Is there good beer north of Auckland?

I travel the country for work (business travel, that is – I’m not a hobo*). So I’m regularly looking for something interesting in towns where Monteiths is flash and the Chinese restaurant is exotic.

This month I was in Northland. The forests are subtropical but finding a good beer is like finding an oasis in the desert.

Here’s some impressions and a challenge:

Lion Red/Speight’s is available just about everywhere. Develop a taste for this one and you’ll be replete.

The Duke of Marlborough in Russell claims to be the oldest pub in the country. So do at least two others so I’ll let them sort that out between themselves. It does have a great view across the Bay of Islands and a decent beer list featuring a good, simple range of New Zealand craft lagers and ales, including most of the Founder’s range and one or two Emersons’. No hurry here – if you miss the next ferry there’s always another one in half an hour.

Across the bay in Paihia there are lots of cafes and restaurants with wine lists aimed at the tourist. Local beers are almost impossible to find. The local bottle store has an impressive wine range but, according to the owner, there’s no point stocking craft beer because no one asks for it. That bottle store is for sale.

Frank’s Pizza Bar and Cafe on the Paihia waterfront is a basic cafe with a range of imported premium beer including Hoegaarden and Pilsner Urquell. Cheers Frank – throw a few decent local beers on to the list and you’ll have the town to yourself.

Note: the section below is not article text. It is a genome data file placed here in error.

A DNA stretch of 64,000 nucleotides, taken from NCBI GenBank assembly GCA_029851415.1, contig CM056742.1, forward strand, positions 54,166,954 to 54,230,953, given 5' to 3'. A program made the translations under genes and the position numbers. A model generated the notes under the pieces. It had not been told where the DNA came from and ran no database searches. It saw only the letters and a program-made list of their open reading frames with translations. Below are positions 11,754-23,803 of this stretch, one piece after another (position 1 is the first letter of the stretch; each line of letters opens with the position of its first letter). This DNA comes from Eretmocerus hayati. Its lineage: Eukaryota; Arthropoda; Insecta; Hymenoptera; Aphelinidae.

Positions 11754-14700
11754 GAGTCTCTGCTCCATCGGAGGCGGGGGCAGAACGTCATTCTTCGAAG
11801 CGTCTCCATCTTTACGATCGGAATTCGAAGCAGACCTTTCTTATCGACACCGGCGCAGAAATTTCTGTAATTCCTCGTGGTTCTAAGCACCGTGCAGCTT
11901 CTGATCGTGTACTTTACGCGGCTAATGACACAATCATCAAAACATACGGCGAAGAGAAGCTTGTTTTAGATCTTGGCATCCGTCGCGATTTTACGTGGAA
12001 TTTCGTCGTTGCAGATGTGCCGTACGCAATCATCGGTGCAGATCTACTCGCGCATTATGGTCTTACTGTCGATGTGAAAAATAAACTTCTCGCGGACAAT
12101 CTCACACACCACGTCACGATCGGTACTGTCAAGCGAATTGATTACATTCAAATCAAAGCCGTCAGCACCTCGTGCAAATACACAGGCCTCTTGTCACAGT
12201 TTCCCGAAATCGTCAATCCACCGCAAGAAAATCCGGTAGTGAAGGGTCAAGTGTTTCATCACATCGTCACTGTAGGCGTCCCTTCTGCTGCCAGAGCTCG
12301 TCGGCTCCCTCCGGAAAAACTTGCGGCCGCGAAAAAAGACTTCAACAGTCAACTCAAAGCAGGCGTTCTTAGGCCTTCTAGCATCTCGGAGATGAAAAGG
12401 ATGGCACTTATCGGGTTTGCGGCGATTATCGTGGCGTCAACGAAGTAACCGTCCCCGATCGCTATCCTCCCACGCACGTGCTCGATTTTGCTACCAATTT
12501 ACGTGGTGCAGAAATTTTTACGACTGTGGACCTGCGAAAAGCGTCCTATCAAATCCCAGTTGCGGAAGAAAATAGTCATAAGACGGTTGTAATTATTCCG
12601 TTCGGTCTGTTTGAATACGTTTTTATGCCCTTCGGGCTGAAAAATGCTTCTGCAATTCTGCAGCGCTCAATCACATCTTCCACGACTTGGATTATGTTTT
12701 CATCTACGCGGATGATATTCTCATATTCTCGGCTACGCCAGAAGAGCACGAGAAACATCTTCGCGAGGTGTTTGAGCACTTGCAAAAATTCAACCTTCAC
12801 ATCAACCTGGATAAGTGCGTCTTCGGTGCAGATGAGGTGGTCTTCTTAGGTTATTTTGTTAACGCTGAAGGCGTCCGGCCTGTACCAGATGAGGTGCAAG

Whangarei has an unsurprising mix of bars. You can find Guinness, Stella and Hoegaarden on tap and won’t have any trouble finding Monteiths.

Reva’s restaurant on the Town Basin had Sassy Red on tap. I ordered a glass. Five minutes later the waitress came back empty handed. “That wine you ordered isn’t available tonight”…

Brauhaus Frings is the only brewery in Northland and it had three of its own beers on tap when I visited – premium lager, draught and old ale. They are clean and competent examples that obviously appeal to the locals. All of the Frings brews are more mainstream than craft in their flavour and finish, and to be honest I was left underwhelmed.

Of the three, the old ale was my favourite although I suspect the lager yeast was used in this one. The brewers weren’t around on either of my visits, so please correct me if I’m wrong. Frings website says it offers seasonal brews, but none was available early in July.

So here’s my challenge to Brauhaus Frings. This compact little outfit obviously has the passion, skills and equipment to produce the good stuff. It’s in a town and region crying out for a good craft beer. Why not develop a flagship local beer that will push the local palate and provide a distinctly Northland beer for locals and tourists alike? Call it something local like ‘Flagstaff’, and make sure it’s a good match for the outstanding Northland fish & chips. ‘Down a Flagstaff tonight’.

Northlanders – let me know if there’s anything I missed. Next week – Weapons of Hop Construction – the IPA Challenge.

*According to family lore, I have ancestors who “travelled with the gypsies”. We weren’t gypsies mind, we just travelled with them.

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